The Broker: Mortgage advice from the experts mouth - Offset mortgage buys flexibility

Written on 13 September 2016 by Robyn Clark


What is an offset mortgage, and who should have one? WHILE last month's bank rate cut was good news (allegedly) for borrowers, it heralded more bad news for savers, as once again they saw the return on their money hammered downwards. Some 285 savings accounts cut their rates last month, with 20 of the best deals disappearing completely. But for anyone who has both savings and a mortgage, there's some light at the end of the tunnel. No, it's not a train coming the other way, it's an 'offset' mortgage.

Basically, offset mortgages use your savings to reduce the amount of interest you pay on your mortgage by linking the two together. Effectively, this means that the money you have in savings is counted as a temporary interest over-payment towards your mortgage. So, for example, on a £200,000 mortgage if you had say, £40,000 in savings, then these funds would be 'offset' against the balance and so you would only pay interest on £160,000. Therefore if you keep your mortgage payment based on the full £200,000 loan, you are overpaying your mortgage, so you could potentially pay off your loan quicker than the expected term.

The real beauty of the 'offset' mortgage, is that your monies are just in a savings account, and therefore you retain full access to them if you should need them, whereas if you used them to make a capital repayment off your mortgage, and then wanted the funds back, you would have to ask your lender for a further advance, with no guarantee that they'd give you one. Offset gives you complete flexibility. Some lenders will allow you to have lower monthly payments based on the net value of the outstanding mortgage balance. This brings down your monthly payments, rather than helping you pay off your loan early.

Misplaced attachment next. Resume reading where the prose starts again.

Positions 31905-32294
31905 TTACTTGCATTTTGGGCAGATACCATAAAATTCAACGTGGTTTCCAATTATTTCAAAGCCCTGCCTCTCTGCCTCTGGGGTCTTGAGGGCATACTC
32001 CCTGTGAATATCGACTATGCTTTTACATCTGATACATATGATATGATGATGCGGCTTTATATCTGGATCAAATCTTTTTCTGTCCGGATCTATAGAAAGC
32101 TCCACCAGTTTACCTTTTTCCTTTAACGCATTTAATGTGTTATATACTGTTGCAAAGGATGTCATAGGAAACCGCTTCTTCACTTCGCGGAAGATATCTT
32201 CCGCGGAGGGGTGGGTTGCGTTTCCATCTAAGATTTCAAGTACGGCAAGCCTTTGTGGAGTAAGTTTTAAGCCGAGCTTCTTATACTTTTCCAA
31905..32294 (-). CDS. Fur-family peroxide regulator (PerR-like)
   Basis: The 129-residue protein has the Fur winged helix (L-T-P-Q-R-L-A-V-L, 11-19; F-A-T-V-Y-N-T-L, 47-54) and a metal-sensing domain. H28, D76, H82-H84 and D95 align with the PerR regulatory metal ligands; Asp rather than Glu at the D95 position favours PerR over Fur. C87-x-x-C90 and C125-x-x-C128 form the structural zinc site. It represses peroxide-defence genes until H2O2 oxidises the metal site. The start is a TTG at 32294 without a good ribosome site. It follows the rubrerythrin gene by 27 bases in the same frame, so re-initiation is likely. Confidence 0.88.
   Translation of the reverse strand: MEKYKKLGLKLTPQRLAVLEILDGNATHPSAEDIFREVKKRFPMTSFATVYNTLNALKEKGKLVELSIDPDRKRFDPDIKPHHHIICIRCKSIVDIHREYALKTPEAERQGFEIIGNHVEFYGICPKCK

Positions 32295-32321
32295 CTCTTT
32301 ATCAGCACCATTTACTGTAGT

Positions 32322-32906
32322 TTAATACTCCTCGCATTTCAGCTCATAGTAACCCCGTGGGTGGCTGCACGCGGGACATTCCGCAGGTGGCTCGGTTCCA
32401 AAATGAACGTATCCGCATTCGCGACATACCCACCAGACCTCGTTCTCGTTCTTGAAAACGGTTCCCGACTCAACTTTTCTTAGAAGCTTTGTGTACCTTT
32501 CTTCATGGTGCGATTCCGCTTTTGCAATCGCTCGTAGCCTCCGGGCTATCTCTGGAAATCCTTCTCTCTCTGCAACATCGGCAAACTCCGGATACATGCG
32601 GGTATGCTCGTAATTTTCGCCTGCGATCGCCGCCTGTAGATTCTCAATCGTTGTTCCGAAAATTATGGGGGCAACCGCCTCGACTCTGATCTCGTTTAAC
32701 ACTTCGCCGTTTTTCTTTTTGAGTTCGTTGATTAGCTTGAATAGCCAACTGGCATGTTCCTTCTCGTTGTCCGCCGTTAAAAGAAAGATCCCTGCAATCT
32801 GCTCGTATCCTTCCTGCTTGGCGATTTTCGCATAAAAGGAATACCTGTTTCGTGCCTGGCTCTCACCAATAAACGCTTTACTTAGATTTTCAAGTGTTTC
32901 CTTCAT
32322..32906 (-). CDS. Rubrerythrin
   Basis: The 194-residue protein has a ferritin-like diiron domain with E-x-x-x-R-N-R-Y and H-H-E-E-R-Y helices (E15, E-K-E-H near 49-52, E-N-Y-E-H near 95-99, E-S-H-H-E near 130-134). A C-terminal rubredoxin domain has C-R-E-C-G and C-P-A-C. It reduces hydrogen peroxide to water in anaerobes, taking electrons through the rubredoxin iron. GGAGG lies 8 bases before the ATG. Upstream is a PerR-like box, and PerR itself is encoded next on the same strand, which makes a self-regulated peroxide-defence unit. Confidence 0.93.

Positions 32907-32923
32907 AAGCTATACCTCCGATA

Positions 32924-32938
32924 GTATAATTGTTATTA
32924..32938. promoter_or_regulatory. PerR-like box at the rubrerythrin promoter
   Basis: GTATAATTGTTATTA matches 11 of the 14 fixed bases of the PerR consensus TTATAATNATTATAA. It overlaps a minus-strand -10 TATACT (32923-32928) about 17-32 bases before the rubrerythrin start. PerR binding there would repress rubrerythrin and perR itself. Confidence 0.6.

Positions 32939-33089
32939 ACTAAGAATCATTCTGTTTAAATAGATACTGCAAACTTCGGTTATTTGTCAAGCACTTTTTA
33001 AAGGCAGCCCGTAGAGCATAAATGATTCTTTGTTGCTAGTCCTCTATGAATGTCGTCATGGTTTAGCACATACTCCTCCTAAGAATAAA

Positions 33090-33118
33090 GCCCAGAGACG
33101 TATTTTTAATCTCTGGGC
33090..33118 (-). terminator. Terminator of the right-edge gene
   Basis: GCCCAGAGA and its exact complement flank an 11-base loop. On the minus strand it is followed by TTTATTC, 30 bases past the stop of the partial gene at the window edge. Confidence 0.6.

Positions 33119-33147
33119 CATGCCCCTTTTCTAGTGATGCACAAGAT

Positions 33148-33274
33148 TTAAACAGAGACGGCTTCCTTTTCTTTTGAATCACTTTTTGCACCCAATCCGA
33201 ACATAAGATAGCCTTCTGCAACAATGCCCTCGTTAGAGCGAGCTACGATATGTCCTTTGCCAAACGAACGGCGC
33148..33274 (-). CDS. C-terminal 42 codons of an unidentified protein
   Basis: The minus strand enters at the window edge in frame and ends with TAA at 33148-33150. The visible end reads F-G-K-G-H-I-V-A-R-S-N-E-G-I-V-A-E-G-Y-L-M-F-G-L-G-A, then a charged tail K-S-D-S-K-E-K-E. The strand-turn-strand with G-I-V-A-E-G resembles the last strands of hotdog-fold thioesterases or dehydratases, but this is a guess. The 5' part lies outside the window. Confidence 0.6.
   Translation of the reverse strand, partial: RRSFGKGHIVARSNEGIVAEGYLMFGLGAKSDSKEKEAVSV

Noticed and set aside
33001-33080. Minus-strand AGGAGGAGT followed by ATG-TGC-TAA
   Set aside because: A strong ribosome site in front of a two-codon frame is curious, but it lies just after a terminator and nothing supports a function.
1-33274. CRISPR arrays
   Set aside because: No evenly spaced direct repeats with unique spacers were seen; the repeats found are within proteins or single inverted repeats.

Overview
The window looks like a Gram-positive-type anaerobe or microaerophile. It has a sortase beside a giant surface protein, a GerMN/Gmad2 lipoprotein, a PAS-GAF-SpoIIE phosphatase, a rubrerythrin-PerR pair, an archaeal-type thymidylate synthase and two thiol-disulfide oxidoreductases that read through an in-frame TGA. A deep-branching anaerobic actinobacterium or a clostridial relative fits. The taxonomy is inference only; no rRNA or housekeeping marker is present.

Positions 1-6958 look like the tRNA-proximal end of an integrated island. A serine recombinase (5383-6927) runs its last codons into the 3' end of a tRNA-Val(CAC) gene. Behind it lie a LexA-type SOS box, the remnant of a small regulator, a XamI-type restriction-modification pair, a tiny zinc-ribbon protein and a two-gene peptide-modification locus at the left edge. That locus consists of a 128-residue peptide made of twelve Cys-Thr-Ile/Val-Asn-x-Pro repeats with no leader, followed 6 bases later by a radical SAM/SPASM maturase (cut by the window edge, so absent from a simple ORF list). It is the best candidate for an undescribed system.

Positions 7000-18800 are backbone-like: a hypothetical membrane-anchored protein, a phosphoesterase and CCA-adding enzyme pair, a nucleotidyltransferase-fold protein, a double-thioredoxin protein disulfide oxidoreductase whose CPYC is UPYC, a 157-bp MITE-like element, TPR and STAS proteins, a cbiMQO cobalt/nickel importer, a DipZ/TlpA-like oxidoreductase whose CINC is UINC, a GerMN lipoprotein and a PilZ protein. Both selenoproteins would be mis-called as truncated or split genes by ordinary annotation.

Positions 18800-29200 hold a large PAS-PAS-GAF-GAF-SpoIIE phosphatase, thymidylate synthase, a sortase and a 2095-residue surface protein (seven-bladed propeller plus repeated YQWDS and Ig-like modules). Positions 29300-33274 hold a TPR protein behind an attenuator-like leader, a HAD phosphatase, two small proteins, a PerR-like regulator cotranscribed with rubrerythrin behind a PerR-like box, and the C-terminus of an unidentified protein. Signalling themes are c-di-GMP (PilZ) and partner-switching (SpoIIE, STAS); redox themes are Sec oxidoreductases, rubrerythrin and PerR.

Anyone who has savings of about10 per cent of their mortgage loan should be looking at the potential benefits of 'offsetting'. It's particularly useful for higher rate tax payers - as there's no interest paid on the money in your savings account, there's no tax liability, either. Also, self-employed borrowers could use their savings for their annual tax bill.

As the monies held in offset accounts don't earn interest, if you don't have much in savings, it's possible that 'offset' isn't the right option. This is a slightly more complex product than the norm, and it's important to go through the pros and cons of offsetting with your mortgage broker first.

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Categories: Remortgaging, Robyn Clark

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